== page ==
• \$\begingroup\$ Good! It's still unclear to me what you actually need, but that might be because I'm not at all interested in motors. I'll leave that up to the other users here. \$\endgroup\$ – pipe Jul 12 '16 at 4:36

What do you mean by 'failsafe'?

Do you want fail open, so if there's a fire that damages the electronics, people can still get out alive?

Do you want fail closed, so that if prospective burglars crash the electronics with a spark lighter, they still can't get in?

You can have both if you opt for a 'nightlatch', which can always be opened from the inside, and have the unlock from the outside fail closed. But then that always opens from the inside.

You cannot have all three, personal safety from inside, and access barring from both sides in the event of a failure.

If you use a motor and gearbox to move a deadbolt, then any high ratio gearbox will be difficult to push back. A worm gear is impossible to push back if the efficiency is <50%, and you have to work really hard to get worm efficiency higher than that.

Going to a nightlatch release, there are two types of lock. Blocking, and transfer. You can make either work with a solenoid, which is locked in the power-off condition. As it doesn't have to actually move the bolt, it could be quite low power so suitable for battery use.

A blocking mechanism is the easiest to make work, but it's also the least secure. Something that can be withdrawn by the solenoid gets in the way of the link from handle to bolt. This has the disadvantage that if someone uses enough force on the outside handle (and they will feel the block preventing movement) eventually something will break. If the block breaks, they have access. If something else breaks, you still have a busted lock. Early Mini's could be opened by slipping a 12" piece of steel tube over the door lever, and leaning on it.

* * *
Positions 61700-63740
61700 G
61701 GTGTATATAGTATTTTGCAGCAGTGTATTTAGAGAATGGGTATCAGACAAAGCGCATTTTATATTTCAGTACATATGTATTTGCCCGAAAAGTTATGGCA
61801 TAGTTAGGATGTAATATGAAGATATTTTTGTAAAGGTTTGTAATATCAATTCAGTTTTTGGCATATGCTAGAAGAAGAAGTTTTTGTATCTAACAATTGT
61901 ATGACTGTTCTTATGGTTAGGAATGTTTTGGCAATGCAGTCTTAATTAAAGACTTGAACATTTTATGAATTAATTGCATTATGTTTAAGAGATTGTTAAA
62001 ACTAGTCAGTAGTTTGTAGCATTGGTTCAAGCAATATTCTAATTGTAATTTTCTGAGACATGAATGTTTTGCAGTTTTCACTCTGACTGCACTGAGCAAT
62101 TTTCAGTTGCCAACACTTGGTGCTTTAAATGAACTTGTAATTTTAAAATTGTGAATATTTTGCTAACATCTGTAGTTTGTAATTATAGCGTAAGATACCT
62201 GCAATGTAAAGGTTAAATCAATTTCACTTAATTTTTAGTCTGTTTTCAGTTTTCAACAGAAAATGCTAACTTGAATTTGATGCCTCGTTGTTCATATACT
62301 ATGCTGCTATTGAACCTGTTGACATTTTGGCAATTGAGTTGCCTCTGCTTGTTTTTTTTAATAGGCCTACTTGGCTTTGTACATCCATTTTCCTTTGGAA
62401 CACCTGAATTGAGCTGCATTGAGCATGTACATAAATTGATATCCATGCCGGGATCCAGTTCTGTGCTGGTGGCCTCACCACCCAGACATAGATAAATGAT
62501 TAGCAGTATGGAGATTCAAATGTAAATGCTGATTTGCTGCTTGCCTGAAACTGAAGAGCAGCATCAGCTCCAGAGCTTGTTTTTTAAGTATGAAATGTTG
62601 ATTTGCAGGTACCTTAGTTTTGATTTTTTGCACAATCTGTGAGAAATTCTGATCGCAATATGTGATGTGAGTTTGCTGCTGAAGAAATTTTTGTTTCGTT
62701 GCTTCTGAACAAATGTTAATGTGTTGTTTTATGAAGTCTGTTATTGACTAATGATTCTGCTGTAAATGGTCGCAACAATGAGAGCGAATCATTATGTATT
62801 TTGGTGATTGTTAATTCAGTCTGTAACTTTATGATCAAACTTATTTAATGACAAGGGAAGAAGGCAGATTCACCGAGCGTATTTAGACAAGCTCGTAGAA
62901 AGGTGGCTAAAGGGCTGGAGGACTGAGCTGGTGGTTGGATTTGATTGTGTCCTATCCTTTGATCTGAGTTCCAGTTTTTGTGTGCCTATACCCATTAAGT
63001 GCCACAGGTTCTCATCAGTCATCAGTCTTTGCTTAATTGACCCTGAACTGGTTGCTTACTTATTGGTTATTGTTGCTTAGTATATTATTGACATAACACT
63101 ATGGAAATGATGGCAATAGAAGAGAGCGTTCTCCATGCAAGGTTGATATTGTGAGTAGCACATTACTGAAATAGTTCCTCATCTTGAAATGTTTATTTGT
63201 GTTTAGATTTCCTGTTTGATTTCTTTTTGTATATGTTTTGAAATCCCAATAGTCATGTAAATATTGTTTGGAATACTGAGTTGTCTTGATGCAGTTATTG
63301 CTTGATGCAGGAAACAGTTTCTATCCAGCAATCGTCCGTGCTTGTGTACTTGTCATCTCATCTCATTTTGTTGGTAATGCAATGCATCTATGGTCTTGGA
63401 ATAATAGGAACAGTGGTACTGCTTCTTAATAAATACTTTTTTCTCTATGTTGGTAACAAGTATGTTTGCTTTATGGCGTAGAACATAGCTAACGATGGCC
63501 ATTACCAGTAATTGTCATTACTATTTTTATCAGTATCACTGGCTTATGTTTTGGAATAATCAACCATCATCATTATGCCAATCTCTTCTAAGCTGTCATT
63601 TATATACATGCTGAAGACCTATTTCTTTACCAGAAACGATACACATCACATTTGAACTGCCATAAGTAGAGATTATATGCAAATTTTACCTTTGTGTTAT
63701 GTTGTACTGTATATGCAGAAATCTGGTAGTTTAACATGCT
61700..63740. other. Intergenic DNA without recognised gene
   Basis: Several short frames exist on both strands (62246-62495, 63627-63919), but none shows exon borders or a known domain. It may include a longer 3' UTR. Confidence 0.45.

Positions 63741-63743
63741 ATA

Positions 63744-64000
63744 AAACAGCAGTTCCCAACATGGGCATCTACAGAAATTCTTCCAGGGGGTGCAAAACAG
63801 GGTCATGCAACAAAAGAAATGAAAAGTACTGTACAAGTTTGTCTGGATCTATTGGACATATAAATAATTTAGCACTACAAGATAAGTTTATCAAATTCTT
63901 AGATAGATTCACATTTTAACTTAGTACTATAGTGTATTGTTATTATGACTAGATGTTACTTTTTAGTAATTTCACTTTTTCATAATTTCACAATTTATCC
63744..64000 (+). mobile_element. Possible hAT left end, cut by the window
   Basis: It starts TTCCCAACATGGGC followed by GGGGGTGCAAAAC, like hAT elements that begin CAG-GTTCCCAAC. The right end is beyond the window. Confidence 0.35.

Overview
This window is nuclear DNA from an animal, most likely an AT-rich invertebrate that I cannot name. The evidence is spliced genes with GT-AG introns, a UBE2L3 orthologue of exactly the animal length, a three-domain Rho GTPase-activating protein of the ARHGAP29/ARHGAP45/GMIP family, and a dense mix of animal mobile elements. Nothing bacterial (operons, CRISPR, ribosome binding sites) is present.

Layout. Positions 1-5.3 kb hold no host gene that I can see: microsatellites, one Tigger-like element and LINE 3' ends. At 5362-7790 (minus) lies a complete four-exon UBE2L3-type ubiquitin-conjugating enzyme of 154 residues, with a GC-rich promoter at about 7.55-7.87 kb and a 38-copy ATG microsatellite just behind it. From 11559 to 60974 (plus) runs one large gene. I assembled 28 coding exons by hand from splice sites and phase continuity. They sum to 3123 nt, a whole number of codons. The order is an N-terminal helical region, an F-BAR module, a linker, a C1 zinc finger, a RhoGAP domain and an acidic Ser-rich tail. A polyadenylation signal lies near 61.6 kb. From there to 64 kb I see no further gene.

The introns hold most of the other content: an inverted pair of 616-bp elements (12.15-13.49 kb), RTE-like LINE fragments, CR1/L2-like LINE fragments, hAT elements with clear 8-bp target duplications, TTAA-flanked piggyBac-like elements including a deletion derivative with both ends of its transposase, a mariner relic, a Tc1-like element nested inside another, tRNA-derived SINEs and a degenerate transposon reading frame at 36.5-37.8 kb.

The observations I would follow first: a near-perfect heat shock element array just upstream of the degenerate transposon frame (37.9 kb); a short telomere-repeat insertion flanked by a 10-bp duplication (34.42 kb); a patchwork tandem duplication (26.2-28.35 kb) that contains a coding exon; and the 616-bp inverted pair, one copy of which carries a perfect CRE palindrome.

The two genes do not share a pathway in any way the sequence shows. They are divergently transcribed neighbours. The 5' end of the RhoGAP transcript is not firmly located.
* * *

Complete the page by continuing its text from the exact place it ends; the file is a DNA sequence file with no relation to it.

A transfer mechanism is better. The handle moves freely but impotently when locked, with no link to the bolt. On unlock, the solenoid inserts the final link into the movement chain. This is far better. You can concentrate all the vandal-surviving strength in the simple handle, and as the bad guy can feel it move freely, he is not tempted to apply force.

That's all locks and mechanics. How about the electronics? It needs to check battery state, and bleat if it's low. How do you stop it being crashed by a spark lighter? Watchdogs to bleat and reset, and 'crash-guards', jumps to a 'help I'm being hacked' rescue function, installed throughout your interrupt vector table, and in all unused portions of your code. And no monolithic code, insert jumps over your crash-guards. This raises the likelyhood that if the program counter gets corrupted, you will soon execute a jump to its rescue code. And as MCUs are pretty cheap, triple redundancy?